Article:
The Internet transcends borders, at least for a while longer

Make no mistake, the forces of darkness will be back. We The Internet will be waiting for them. This is our playing field, our rules. Our Internet.
Written by David Gewirtz, Senior Contributing Editor on

For the past week or so, we've watched the typical diplomatic dance between nations at the WCIT deliberations in Dubai. But one thing isn't typical: borders blur when the Internet is involved.

That, in fact, is the core of what has had everyone so up in arms. It used to be, in the days before the Internet, that nations with different ideologies could (at least pretty much) keep those ideologies within their borders.

If oppressive and authoritarian nations wanted to be oppressive and authoritarian, they could -- and, short of revolution, their people didn't have much recourse. If freedom-loving nations wanted to have a free and open dialog among their citizens -- even to the point of allowing their press to openly criticize and mock their officials (something I do on nearly a weekly basis) -- it was possible, too.

In this world of borders, it was possible to negotiate treaties where the bad nations (dare I call them evil empires?) could be bad in their own geography, and the good and right nations could be good and right within their own geography.

But then came the Internet and geography became obsolete. Two people could connect with each other as if they were across the room, even though they were across the globe. Entire populations could communicate at light speed, in private, and coordinate their activities, both amongst themselves, and across national boundaries.

For freedom-loving people and nations, this was the natural and desirable evolution of the Internet. It was why the Internet was the Internet. This communication freedom gave the Internet such power that it has transformed all aspects of our existence -- politically, economically, and personally.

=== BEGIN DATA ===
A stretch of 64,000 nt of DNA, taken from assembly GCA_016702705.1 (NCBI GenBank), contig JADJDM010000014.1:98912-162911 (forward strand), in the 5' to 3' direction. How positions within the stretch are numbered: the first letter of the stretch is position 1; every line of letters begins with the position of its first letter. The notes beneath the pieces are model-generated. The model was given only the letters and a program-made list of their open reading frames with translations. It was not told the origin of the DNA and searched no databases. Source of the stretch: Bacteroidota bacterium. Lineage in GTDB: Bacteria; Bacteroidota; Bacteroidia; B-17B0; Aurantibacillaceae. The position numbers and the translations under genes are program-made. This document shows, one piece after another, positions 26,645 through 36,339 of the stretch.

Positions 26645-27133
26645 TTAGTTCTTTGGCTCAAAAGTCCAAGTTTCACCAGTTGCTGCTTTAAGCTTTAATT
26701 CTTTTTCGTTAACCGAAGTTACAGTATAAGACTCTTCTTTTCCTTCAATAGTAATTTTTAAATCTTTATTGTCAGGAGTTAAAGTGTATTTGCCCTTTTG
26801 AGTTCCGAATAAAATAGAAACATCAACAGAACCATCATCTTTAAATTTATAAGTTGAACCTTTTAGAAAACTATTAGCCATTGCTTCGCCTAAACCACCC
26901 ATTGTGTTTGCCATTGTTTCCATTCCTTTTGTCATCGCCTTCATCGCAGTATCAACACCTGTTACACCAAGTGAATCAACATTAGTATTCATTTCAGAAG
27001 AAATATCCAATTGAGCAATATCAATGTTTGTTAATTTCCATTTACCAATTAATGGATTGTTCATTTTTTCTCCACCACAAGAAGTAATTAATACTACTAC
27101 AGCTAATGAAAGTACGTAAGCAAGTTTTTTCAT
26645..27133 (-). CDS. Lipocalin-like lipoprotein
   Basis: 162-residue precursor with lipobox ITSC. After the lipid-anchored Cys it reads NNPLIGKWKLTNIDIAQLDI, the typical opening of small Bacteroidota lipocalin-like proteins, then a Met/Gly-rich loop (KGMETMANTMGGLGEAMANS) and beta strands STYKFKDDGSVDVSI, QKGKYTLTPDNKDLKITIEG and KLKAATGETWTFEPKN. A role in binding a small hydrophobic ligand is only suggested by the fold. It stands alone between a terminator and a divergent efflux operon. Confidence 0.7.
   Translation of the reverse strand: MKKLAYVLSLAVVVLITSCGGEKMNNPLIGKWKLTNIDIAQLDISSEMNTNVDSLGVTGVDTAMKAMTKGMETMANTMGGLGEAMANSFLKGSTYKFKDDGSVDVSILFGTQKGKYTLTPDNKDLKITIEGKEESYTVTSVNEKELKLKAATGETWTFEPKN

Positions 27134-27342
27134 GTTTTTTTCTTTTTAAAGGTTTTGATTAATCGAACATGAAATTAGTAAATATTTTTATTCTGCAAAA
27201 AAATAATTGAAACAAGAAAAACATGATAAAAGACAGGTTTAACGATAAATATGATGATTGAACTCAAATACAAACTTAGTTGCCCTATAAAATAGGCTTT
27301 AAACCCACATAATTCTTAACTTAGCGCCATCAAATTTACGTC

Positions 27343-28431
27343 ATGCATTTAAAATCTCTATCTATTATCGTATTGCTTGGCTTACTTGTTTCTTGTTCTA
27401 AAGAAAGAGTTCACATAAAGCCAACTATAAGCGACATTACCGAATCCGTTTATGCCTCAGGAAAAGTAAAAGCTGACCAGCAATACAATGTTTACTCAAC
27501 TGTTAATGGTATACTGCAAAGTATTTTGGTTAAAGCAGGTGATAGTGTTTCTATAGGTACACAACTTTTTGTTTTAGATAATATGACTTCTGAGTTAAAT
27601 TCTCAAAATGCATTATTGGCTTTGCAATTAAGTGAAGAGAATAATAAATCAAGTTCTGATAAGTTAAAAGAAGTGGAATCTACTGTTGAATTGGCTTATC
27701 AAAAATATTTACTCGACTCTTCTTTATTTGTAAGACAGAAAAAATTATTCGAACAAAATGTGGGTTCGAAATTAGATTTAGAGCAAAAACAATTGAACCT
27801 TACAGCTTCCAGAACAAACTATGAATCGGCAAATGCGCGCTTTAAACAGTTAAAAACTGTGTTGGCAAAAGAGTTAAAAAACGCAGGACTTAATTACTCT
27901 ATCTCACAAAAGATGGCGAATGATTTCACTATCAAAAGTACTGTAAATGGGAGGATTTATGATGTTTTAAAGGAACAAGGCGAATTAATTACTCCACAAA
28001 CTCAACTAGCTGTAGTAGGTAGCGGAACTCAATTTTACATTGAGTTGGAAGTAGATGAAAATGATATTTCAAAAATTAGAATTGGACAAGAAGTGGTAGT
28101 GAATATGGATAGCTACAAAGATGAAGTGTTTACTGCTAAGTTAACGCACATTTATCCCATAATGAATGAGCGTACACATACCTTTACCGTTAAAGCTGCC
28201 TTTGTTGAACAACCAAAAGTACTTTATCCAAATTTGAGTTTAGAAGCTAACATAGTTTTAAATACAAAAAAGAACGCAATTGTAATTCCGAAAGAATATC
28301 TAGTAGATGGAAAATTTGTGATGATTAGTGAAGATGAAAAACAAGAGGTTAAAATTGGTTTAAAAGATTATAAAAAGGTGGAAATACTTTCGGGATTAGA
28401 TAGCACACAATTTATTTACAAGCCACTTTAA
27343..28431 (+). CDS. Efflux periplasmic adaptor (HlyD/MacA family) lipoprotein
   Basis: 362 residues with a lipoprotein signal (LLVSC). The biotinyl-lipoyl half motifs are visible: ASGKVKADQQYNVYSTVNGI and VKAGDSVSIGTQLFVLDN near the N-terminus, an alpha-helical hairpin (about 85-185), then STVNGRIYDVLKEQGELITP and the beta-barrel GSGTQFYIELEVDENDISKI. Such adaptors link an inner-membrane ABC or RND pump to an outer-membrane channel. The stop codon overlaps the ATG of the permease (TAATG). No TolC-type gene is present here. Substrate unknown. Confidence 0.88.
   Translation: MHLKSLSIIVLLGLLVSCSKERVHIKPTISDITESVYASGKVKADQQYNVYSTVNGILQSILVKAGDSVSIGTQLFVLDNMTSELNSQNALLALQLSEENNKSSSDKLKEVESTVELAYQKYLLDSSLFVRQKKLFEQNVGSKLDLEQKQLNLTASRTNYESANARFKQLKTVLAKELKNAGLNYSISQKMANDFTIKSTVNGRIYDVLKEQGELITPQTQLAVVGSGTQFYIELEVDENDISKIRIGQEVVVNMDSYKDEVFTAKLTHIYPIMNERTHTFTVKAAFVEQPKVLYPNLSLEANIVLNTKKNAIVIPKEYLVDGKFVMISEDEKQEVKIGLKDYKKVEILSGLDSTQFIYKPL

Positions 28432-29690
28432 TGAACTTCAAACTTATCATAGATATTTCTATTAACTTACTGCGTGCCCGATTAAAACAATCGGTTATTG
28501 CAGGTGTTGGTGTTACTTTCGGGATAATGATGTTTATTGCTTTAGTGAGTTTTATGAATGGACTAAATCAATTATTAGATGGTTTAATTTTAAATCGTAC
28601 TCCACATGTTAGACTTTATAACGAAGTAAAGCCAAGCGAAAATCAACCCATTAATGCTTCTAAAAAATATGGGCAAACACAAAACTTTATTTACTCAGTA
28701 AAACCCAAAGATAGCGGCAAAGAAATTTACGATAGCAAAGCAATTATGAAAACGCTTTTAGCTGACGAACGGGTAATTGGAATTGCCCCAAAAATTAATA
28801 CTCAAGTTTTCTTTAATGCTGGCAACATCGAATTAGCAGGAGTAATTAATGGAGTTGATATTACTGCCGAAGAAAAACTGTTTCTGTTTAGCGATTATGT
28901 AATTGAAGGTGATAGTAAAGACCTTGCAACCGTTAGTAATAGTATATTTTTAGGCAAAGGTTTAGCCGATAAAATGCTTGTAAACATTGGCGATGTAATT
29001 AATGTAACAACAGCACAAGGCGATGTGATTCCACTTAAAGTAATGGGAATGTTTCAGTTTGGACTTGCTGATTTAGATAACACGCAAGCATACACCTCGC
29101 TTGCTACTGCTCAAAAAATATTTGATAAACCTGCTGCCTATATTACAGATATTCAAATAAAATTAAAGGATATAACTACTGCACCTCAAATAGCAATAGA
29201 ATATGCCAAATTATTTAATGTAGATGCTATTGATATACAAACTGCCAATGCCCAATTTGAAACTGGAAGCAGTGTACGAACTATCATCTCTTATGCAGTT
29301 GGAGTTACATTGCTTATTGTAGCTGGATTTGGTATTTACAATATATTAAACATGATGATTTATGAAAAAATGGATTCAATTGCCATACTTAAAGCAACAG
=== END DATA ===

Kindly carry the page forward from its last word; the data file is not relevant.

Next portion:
But, for oppressive and authoritarian regimes, nations who craved controlling their population, nations who couldn't or wouldn't tolerate the messy chaos we lovingly call democracy, the Internet became a threat. It became a living symbol of the limits of their control, and a tool for their citizenry to see beyond their borders, beyond their ideologies, beyond their limitations, and beyond their oppressed lives. It became a tool for their citizens to become part of the global community -- even as their governments continue to abhor the very globalness and openness that We The Internet cherish so very much.

For the Internet isn't about control. It isn't about censorship. It's about freedom and discourse and kitten videos. It's as insanely powerful as it is intemperately ridiculous.

To nations who exist to control their populace, the Internet is a Wild West of chaos and disruption. Powerful, yes, but power that -- in the minds of their leaders -- should reside in the hands of the leadership, not the citizenry.

And that brings us to the United Nations, the International Telecommunications Union (ITU), and the WCIT conference. For here, the oppressive and authoritarian nations saw an opportunity to wrest control of the Internet from We The Internet and put it in the hands of governments who would have a greater say over what was sent across the pipes and who the pipes connected to.

Fortunately, this chapter of the fight seems to have been won by the forces of light and right. Russia has backed down on their authoritarian proposals, although the United Arab Emirates has still not given up on their attempt to cage the net.

Make no mistake, the forces of darkness will be back. We The Internet will be waiting for them. This is our playing field, our rules. Our Internet.

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